And make no mistake. Taking away Assad's chemical arsenal does not constitute a personal penalty in the slightest, just as confiscating the guns of Nidal Hassan would not have removed his death sentence for the murder of 13 soldiers at Fort Leavenworth in 2009.
To take away Assad's weapons without any further prosecution would be as absurd as the United States shutting down death camps in Germany without conducting the Nuremberg trials.
But Samantha's interview with the CBS Early Show last Friday, where she said that Iran "had to be tested," is more puzzling still. She further told Charlie Rose that reaching a comprehensive deal with Iran at this stage is "not realistic."
Tested? Samantha Power wrote the book on genocide and the history of American inaction.
"No U.S. president has ever made genocide prevention a priority, and no U.S. president has ever suffered politically for his indifference to its occurrence," she wrote in the preface. "It is thus no coincidence that genocide rages on."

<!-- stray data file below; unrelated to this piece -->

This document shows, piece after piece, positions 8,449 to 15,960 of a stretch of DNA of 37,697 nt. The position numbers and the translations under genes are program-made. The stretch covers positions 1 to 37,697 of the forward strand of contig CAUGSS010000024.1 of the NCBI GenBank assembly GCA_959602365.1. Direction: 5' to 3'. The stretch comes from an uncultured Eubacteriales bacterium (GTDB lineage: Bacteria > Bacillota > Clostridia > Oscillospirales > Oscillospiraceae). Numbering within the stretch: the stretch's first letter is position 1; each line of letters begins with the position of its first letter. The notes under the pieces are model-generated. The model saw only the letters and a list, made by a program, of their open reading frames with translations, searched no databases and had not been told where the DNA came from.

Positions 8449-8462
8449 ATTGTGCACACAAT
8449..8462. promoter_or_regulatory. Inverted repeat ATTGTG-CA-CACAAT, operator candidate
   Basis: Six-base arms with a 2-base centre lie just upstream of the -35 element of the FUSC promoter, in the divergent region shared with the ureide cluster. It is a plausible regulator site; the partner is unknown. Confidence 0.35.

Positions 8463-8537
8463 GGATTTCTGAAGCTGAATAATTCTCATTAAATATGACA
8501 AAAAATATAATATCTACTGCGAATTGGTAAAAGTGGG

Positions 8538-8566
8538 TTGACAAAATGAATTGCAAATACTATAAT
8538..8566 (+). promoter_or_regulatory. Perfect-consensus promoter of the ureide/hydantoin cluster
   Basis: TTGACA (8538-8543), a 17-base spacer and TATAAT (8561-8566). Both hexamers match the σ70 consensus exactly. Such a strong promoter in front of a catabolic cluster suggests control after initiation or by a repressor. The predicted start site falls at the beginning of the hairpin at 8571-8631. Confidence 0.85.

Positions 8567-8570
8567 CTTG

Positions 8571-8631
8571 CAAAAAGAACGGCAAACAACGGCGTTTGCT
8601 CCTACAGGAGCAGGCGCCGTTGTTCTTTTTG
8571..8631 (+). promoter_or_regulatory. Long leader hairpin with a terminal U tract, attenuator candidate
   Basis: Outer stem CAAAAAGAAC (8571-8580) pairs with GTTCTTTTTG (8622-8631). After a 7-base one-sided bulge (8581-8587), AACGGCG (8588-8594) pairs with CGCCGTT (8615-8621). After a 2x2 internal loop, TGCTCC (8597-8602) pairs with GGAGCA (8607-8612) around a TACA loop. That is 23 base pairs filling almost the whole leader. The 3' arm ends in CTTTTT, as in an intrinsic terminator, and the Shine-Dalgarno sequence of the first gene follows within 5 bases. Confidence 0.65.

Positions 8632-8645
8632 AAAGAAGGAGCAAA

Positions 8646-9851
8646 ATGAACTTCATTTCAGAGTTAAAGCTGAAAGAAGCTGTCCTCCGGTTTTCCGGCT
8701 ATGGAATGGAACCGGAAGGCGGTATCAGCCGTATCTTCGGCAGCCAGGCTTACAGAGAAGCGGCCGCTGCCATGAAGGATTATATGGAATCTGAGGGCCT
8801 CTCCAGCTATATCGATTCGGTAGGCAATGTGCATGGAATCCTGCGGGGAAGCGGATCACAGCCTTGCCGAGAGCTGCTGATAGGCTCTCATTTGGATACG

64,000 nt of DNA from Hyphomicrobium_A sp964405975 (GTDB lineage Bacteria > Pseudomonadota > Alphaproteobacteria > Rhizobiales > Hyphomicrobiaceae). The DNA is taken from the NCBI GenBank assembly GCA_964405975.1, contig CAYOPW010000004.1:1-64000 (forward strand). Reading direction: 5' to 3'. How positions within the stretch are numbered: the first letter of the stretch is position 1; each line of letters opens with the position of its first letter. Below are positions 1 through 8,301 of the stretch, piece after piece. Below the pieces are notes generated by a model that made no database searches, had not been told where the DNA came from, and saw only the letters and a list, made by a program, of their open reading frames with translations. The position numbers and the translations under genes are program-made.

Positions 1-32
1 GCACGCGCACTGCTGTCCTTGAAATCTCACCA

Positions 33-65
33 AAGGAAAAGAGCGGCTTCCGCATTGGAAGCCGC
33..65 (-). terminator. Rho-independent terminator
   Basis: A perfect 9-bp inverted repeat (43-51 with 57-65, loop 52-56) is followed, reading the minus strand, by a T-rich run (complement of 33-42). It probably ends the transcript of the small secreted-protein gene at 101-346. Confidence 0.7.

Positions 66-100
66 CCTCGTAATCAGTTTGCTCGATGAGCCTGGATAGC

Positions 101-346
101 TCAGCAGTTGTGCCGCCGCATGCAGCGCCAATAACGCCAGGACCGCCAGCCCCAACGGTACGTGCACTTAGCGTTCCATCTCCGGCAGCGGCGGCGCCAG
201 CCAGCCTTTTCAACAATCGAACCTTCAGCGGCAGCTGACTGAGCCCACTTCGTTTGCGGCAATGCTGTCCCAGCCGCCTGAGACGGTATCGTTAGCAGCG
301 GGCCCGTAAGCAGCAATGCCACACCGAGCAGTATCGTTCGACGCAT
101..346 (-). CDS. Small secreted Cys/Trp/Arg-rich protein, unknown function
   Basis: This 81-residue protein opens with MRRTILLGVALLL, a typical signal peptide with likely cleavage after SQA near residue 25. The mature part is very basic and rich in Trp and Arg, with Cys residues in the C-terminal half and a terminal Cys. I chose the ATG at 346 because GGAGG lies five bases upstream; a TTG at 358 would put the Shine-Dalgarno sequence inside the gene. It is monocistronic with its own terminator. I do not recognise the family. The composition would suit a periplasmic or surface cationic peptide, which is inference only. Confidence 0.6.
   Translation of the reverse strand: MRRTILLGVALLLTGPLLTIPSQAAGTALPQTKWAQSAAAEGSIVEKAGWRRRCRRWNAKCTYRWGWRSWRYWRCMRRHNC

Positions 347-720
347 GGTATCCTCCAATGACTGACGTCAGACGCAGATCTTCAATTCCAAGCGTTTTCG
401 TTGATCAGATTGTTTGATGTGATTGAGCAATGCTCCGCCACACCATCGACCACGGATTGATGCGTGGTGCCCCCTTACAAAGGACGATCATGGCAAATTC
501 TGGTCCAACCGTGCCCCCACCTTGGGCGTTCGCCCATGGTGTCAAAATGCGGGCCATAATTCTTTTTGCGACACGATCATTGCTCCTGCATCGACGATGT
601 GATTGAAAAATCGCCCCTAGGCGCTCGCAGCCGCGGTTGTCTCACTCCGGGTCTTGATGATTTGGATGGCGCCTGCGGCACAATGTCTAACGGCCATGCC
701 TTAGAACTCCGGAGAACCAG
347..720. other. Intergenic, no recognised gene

Given Samantha's own adamant view on genocide, one would think that the only moral way to proceed with Iran would be based on four non-negotiable conditions:
1. For Iran to cease and repudiate all genocidal incitement against the Jewish state.
Not only the statements of former president Mahmoud Ahmadinejad, but also the statements of Iran's supreme leader, Ayatollah Khamenei, who is the real person in charge.
2. For Iran to end the financing of any and all international terrorism, particularly its funding of groups that target Jews for murder, like Hezbollah and Hamas. For over three decades, Iran has acted as a central banker for Middle East terrorism, perpetuating instability in Lebanon, Syria, Iraq and Afghanistan by providing monetary and logistical support to terrorist organizations.